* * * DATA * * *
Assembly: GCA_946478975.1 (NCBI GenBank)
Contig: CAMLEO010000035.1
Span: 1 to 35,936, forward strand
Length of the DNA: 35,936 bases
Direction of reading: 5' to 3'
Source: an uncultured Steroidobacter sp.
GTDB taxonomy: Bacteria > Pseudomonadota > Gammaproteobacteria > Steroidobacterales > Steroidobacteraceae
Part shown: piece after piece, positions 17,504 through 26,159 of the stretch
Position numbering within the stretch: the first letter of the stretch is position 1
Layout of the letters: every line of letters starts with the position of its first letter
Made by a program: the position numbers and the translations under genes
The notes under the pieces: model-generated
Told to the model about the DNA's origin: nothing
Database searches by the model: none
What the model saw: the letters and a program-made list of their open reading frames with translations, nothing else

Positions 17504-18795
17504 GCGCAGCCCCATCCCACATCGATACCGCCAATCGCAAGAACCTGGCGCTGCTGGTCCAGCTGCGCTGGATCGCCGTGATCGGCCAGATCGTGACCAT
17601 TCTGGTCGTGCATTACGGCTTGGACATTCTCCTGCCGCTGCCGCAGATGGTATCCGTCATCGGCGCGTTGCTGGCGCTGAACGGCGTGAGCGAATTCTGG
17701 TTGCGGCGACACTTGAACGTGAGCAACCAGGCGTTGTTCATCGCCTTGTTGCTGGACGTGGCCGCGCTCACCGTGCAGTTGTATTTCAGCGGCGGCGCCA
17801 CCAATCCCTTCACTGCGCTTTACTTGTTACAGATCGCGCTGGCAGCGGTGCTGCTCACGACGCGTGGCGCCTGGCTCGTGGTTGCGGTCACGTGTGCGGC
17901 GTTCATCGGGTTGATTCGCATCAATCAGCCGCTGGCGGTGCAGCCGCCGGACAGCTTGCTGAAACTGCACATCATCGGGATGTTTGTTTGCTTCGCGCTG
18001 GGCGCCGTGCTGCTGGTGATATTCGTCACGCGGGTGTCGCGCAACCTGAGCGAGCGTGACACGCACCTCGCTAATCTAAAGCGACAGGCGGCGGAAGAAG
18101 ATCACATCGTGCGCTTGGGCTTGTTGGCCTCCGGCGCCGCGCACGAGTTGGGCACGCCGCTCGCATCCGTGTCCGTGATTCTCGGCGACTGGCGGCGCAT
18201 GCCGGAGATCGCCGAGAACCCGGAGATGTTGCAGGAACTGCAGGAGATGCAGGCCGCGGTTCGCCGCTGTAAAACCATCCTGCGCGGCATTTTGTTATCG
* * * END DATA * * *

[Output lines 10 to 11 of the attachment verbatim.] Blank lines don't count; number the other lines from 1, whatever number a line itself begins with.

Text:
Layout of the letters: every line of letters starts with the position of its first letter
Made by a program: the position numbers and the translations under genes